Google is showing more articles up on auction. If I were to go by this search engine, there's not much to Vizag apart from ivory boxes for storing gloves, needles, my hot frying head...

But all the searching did give me a chance to change my opinion about the ivory work. It does look quite fastidious as in this glove box.

Monday, December 7, 2009

Ivory inlay work

One more discovery, or, rather, a confirmation of what I had read about in surprise some years ago: Vizagapatam's ivory inlaid handicrafts were in high demand in the mid-to-late 1700s. I found an article on this topic by one Amin Jaffer in the Feb 2001 issue of Magazine Antiques.

The impression I get of these crafts is that they were exquisite and in very high demand among the European population in Vizagapatam as well as royalty everywhere in India. Strange that we don't find a single piece in Vizag. (I must check out the museum once I get there.)

The pieces, however, did find their way all across Europe. Quite a few of them -- a porcupine quill sewing basket, dressing tables, caskets and chess sets -- are on auction. A very ornate writing and dressing table is apparently part of a collection that a once-chic German couple, Edmond and Lily Safra, has set up for sale. This one is estimated to go for around $50,000 to $70,000.

Here's a picture from the catalogue:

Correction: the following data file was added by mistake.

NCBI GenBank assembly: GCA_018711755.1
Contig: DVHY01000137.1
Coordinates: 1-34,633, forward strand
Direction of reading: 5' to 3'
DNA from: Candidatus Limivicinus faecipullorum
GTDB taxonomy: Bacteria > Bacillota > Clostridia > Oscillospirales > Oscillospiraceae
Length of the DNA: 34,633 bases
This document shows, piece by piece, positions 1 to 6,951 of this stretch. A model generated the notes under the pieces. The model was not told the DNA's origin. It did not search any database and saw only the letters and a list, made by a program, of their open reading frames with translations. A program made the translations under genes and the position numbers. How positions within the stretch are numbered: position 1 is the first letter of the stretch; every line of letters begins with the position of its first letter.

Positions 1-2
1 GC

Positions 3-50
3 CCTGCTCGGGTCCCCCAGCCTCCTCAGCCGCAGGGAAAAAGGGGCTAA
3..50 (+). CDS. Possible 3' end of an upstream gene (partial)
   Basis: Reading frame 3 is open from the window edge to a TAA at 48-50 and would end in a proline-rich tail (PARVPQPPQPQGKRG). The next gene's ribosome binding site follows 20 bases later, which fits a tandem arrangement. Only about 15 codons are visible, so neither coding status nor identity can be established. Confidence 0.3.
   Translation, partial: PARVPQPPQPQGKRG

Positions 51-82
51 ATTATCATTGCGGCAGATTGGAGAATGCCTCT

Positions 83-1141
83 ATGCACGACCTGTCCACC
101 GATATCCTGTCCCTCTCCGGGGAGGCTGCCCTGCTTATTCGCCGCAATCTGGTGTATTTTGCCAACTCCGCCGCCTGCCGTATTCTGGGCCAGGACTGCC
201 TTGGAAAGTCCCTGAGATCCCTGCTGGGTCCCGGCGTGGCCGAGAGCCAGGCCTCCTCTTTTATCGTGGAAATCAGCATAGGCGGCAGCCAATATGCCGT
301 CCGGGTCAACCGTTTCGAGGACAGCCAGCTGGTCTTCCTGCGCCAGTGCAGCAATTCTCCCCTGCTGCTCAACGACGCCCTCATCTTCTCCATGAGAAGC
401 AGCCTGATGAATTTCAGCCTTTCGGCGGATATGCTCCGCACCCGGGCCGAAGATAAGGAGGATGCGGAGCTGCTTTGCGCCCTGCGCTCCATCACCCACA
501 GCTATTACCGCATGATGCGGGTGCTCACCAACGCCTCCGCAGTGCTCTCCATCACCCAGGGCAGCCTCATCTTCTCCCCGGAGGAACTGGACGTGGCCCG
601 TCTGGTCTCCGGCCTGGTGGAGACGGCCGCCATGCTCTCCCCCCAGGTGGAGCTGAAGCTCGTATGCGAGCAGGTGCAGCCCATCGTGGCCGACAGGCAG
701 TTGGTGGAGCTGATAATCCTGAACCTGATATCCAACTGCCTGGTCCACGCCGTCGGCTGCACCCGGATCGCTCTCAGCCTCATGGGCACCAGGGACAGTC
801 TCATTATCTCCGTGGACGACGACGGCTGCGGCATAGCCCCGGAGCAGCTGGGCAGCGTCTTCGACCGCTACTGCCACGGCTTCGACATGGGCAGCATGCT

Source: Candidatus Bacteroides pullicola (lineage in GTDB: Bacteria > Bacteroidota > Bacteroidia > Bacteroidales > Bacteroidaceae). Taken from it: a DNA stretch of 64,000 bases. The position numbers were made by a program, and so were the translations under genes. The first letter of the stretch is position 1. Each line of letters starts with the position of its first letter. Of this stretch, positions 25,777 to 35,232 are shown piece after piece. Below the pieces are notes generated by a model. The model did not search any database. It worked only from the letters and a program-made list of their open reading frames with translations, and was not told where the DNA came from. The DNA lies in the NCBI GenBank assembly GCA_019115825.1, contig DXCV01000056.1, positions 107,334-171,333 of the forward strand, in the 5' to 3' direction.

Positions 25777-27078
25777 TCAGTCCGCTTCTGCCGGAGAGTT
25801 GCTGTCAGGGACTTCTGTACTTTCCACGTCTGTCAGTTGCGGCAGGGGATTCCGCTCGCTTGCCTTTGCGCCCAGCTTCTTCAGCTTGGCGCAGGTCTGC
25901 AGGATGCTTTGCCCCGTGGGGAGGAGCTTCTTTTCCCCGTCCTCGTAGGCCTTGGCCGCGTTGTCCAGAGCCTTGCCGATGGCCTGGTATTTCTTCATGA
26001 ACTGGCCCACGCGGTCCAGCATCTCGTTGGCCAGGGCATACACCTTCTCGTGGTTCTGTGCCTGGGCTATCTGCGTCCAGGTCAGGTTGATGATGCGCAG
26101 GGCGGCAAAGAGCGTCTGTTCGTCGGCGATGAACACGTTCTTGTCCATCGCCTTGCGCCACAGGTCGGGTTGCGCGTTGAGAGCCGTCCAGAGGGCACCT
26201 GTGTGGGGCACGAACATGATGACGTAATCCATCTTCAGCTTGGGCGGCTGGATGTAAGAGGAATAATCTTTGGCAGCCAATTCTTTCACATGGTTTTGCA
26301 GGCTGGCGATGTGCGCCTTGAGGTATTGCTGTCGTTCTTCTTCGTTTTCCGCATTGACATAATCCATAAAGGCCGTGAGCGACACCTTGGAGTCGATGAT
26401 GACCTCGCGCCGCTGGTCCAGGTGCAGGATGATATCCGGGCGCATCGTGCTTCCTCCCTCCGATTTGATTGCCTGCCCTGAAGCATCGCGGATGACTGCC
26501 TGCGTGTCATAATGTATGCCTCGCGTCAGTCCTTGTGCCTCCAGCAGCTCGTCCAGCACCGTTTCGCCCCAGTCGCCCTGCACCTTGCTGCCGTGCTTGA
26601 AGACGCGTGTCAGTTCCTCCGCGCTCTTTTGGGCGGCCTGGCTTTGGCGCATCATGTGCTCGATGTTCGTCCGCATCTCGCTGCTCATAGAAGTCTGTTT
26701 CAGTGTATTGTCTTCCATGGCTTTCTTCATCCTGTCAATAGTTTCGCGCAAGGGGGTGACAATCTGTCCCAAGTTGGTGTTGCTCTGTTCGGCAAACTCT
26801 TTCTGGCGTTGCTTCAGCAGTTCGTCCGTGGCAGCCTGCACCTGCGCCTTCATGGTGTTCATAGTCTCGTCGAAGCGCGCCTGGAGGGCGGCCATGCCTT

But from Amin's article I get the impression that the larger pieces of furniture were not quite the thing. Their proportions were a bit off sometimes and dressing table mirrors were not always the right size, as workmen made do with whatever glass was available. It was the smaller betel nut and other portable boxes that were more exquisite and also more in demand. They were mostly made of sandalwood and inlaid with ivory with lac providing the black background or outline.

Other impressions
The article also mentions that Vizag's chintzes were highly valued. Let me get you the quote: "Major John Coreille (b.c. 1727) wrote in the 1750s that Vizagapatam's 'chintz is esteemed the best in India for the brightness of its colours.'"

I also get the impression that Vizag was quite the cosmopolitan sea port, as it was the only natural harbour between Calcutta and Madras. Vessels from Canton in China stopped by and Amin says it's not impossible that Chinese workers lent Indian workers a hand, as the furniture designs do reflect a Chinese influence. However, all local craft was moulded to the European taste, as the English settlers were the main buyers.

Friday, December 4, 2009

Cloth trade

It's emerging that the cloth trade was quite a thing in Vizag. Got clues from a book called “India Trade Under the Danish Flag 1772-1808".

There are also records of the bales of cotton that was shipped off Vizag to Europe. From these I gather the cloth was of better quality than that from Ganjam.


Have started looking up for stuff on the origins and history of Vizag. There's some exciting writing on the Web, mostly about the British time though. Letters, articles by people who visited it, gazettes. They provide details that just so painstakingly weave a tapestry that will finally emerge as Vizag across the ages.

Exciting stuff.